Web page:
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best way to remotely display a java GUI

P: n/a
This is all on linux using jdk1.3. My application is written in AWT,
no swing.

The application requires running it on the host machine and tunneling
the GUI back to a client. I've been doing this via an ssh session.
In the building the GUI works pretty much as if I was running it
directly from the host machine, no lags or performance problems. Over
longer distances I start to see some lagging, the GUI loses some
responsiveness, it's not really a handicap at that point, but the
delays are definitely noticeable.

From home logged in via my roadrunner connection, I see substantial
delays, that really impact the usefulness of the system. I can run
GTK based applications over the same ssh session, and those respond
beautifully.

Obviously there's some performance problem there, and I'm trying to
figure it out, and how to get around it. I've tried xhost from a
telnet session, didn't really help much, so I'm guessing it's not SSH.

So several questions come up:
1. What programming issues could I have ignored or missed that are
causing this to happen? What things can I tighten up in my GUI code
to add vigor to the GUI?

2. Is there a way of tunneling the GUI back that would get around
these problems? The GTK based apps are rocking beautifully, even with
the the poorer connection. Why don't they take the same performance
hit? It doesn't seem like it's a straight java vs. native code issue.
Is the support in X that different?

I'd seen pretty horrible performance tunneling Swing applications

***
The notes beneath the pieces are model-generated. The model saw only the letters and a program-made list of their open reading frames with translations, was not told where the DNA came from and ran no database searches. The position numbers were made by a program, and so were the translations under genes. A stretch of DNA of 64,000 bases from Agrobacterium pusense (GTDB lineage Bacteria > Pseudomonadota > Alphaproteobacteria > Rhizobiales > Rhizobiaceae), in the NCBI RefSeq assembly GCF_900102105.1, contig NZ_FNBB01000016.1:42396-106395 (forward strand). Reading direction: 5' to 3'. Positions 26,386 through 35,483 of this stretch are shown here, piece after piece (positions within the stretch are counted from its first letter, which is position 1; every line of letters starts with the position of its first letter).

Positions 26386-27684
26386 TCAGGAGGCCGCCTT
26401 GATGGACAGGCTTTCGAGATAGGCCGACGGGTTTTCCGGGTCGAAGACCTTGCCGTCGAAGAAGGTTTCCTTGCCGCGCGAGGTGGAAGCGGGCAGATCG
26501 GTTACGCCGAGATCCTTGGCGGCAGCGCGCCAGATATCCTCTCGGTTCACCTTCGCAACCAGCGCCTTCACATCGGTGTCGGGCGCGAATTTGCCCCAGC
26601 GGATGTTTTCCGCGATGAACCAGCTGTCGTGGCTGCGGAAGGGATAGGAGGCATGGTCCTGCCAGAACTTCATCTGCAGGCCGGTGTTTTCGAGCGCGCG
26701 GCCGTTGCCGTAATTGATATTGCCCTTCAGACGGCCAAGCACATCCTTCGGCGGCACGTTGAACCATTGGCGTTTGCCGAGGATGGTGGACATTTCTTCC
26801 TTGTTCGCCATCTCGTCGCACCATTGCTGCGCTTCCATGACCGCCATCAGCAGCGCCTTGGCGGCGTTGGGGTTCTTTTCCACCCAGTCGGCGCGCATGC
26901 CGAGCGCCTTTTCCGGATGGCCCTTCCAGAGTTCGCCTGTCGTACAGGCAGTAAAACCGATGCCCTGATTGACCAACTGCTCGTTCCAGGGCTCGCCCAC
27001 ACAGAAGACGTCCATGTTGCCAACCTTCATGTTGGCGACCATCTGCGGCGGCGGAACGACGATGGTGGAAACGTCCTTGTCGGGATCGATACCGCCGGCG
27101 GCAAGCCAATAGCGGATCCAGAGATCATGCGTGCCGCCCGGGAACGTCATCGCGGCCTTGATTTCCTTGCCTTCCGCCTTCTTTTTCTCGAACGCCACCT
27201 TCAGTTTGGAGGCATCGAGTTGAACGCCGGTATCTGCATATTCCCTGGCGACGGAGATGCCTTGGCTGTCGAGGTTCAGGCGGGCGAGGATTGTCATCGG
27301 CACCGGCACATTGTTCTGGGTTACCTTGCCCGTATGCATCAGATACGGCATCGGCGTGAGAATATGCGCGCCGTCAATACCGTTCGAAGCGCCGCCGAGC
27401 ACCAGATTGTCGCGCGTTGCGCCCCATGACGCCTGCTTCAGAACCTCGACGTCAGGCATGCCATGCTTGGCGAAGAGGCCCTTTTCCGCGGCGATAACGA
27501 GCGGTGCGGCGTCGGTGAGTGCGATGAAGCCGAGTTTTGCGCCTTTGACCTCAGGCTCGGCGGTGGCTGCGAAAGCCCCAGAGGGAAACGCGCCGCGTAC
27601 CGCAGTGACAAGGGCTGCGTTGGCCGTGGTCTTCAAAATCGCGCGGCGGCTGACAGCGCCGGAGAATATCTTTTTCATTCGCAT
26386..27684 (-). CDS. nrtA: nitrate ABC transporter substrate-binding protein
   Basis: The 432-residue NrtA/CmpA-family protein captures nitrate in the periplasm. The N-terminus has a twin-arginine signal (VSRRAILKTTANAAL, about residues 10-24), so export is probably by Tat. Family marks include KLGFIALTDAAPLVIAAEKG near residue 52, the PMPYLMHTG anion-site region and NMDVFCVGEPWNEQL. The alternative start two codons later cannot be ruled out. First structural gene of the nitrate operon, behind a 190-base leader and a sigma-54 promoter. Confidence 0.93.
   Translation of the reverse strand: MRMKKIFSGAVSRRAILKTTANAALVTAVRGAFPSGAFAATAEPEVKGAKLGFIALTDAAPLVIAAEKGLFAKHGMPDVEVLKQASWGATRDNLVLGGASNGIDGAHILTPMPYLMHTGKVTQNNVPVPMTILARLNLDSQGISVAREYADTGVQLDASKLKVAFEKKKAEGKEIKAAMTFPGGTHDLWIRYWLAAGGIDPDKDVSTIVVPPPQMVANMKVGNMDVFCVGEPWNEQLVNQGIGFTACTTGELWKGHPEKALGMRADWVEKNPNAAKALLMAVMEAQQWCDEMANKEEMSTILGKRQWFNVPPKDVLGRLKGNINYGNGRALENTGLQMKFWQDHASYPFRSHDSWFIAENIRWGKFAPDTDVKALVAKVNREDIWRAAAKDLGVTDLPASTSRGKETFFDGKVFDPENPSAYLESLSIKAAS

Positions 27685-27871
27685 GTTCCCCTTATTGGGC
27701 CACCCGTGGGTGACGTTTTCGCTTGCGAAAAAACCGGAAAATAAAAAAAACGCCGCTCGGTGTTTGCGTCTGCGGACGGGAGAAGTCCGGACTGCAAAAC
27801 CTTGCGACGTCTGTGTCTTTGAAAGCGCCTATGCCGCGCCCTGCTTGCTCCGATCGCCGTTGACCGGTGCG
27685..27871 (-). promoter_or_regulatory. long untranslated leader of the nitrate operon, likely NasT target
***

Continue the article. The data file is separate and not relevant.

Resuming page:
before, so I've shied away from Swing.

I tried the j2sdk v. 1.4.2, and actually got worse performance. Is
that a clue?

Thanks,

-Charles

ps. please email me at lo******@ifa.hawaii.edu
Jul 17 '05 #1
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5 Replies


P: n/a
Have u heard of code mobility? Its a bit complicated - it invloves
sending class files over from the remote host to the local machine.
Once there, the classes can be loaded and the application can be run
locally.

Of course this requires some advanced coding and makes some
assumptions such as the local host having the JRE etc. read up on it
if interested.

--
Fahd Shariff
http://www.fahdshariff.cjb.net
"Let the code do the talking..."
Jul 17 '05 #2

P: n/a
isn't Linux beautiful....!

i've got a dual boot machine here and right now i'm writing to from
windows xp..... AWK!!!!!!!!!!!!!!!!

what the hell am i'm doing.....??????

one moment please....

- perry

Zach wrote:
This is all on linux using jdk1.3. My application is written in AWT,
no swing.

The application requires running it on the host machine and tunneling
the GUI back to a client. I've been doing this via an ssh session.
In the building the GUI works pretty much as if I was running it
directly from the host machine, no lags or performance problems. Over
longer distances I start to see some lagging, the GUI loses some
responsiveness, it's not really a handicap at that point, but the
delays are definitely noticeable.

From home logged in via my roadrunner connection, I see substantial
delays, that really impact the usefulness of the system. I can run
GTK based applications over the same ssh session, and those respond
beautifully.

Obviously there's some performance problem there, and I'm trying to